As I reflected on my own experience as a church planter in Northern Virginia, I was convicted by Dr. Stetzer’s reminder. Hanging out at Starbucks led to some of the most exciting and life-changing conversations I had, both with strangers and not-yet-believers from our new church plant. Like many church planters, there came a point when the organization and development of our church called on more and more of my time. I spent less time hanging out at Starbucks or other places where I might engage non-believers. If I had to do it over again, I would zealously guard that goal of spending at least 25 percent of my time directly, personally, and conversationally building relational bridges and witnessing opportunities with non-believers.
Yes, it is awkward, uncomfortable and beyond our comfort zone. Yes, there will be times when people are offended by the Cross and the claims of Jesus Christ, and they will shut down and turn away. That’s why Paul called this the work of an evangelist! But Dr. Stetzer cited an important statistic: among people between the ages of 20-29, 90 percent said they would enjoy an honest conversation with a Christian about how faith in Jesus Christ has changed their life. You and I don’t have to be seeker-sensitive, cutting edge or emergent–but we must be willing to talk with people about Jesus Christ and the difference he has made in our lives.
3. We must be more like Anglicans in the Global South
I have long believed that God called us out of TEC and into Anglican life boats in the Global South (Uganda, Nigeria, Rwanda, Kenya, and the Southern Cone) for a reason. From my own experience on multiple SOMA missions to Uganda and Kenya, I have witnessed first hand the faith of African Anglicans who have a personal testimony to share! In fact, they don’t even begin to speak without explaining how they came to Jesus Christ, when they were “born-again” and what difference Jesus Christ has made to their lives. I have seen the passion of my African brothers and sisters in Christ for reaching lost people. Their hearts are broken for lost people, and they have rejected the heresy of universalism. I have seen their reliance on prayer and the preaching of the word to exalt Jesus Christ. I have witnessed the book of Acts come alive through people who are unashamed to call upon the Holy Spirit and confront the demonic. I have observed personally how their polity and structure serves the Great Commission–as they raise up lay evangelists and lay catechists to multiply congregations and reach more people for Jesus Christ.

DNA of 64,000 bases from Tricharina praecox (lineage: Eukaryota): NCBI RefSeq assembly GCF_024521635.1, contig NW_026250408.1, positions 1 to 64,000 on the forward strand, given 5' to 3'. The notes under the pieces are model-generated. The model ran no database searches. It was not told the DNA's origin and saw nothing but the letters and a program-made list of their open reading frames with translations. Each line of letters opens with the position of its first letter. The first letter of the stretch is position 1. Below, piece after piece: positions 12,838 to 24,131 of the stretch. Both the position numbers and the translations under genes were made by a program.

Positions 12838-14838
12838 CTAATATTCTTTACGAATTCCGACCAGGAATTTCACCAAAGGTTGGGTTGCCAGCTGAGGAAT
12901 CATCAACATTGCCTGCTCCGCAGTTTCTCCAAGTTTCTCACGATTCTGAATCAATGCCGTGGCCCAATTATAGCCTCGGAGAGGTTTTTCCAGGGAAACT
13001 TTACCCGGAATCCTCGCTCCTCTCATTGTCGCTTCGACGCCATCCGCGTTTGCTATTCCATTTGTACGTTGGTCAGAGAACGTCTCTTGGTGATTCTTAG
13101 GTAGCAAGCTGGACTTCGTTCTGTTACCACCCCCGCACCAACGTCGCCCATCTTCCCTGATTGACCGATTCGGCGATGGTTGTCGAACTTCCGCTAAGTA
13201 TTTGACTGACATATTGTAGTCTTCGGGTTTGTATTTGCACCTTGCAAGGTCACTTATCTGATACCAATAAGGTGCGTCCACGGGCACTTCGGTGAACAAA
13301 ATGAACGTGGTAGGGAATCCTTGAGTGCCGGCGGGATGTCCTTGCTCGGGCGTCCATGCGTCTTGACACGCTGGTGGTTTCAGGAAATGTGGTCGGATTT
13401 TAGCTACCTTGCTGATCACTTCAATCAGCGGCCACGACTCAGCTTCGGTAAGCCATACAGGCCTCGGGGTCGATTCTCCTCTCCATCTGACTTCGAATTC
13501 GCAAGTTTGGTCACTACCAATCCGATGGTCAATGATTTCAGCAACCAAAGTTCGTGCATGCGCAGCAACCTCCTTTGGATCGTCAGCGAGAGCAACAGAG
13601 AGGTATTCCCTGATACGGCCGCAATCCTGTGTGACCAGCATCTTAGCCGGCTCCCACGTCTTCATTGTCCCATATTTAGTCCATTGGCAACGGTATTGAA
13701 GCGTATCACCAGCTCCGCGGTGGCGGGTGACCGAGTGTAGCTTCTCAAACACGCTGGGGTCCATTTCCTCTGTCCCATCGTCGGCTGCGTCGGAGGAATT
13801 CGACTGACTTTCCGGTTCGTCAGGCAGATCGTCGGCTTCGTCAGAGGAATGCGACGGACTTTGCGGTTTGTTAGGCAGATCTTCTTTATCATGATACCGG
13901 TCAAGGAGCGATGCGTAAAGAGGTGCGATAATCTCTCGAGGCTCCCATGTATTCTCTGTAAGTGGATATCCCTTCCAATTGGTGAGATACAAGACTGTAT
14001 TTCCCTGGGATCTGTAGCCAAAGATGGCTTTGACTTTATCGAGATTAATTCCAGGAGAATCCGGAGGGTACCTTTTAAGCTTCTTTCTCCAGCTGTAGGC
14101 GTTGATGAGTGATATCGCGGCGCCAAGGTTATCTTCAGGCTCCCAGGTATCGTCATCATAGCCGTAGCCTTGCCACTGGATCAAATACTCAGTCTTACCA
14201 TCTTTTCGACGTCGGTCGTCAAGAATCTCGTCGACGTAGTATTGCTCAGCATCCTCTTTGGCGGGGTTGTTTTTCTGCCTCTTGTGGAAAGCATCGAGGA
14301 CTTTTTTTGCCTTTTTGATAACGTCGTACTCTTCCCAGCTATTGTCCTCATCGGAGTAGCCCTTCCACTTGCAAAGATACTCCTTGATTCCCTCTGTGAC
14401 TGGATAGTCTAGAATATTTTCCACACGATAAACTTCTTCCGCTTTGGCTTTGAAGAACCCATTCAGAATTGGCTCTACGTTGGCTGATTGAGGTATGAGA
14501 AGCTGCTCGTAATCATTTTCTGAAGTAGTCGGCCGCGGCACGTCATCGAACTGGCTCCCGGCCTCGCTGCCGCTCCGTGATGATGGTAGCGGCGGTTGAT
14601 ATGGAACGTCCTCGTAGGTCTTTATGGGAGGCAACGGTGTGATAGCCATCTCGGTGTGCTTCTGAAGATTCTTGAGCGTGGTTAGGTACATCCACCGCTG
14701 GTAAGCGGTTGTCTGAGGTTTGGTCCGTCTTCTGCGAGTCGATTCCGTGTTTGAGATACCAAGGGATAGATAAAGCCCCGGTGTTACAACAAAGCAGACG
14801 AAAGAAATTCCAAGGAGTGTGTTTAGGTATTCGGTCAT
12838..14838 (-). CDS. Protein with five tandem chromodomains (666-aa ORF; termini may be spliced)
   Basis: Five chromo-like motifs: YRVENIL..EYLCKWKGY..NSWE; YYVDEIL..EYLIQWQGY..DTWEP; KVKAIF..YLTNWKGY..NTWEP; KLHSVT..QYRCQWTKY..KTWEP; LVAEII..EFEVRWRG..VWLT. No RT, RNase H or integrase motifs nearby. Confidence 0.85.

So it was with great delight that I heard an “outsider,” Dr. Ed Stetzer, say that if he were an Anglican, the very first thing he would do is be more like the Anglicans in the Global South.
We must make their missionary methods and practices our methods and practices. Instead of fighting over our own “stylistic” worship preferences, we must let the Global South teach us how to adapt Anglicanism to our own culture in our own day so that we can turn irreligious people into fully devoted followers of Jesus Christ.
4. We must plant churches now
To coin a missionary motto, multitudes are already in the valley of decision in North America. We cannot wait until we believe our AC-NA churches are strong enough before we begin planting new churches. We must begin now.
Can we identify an outlying area or two and prayerfully explore how that could become a satellite congregation, maybe even in time a new church plant? Could we gather the people in that area and begin to pray together about what the Lord might be calling us to do–an Alpha in our area that is home-based, or an evening worship service or a community outreach? Is there a young entrepreneurial lay leader we could raise up as a church planter for that satellite congregation, one who can help the congregation articulate a vision for reaching lost people with the transforming love of Jesus Christ in that area or “zone”? Can we provide the sacraments through bi-vocational or retired clergy?
Is it possible? Friends, it is not only possible, it is imperative.†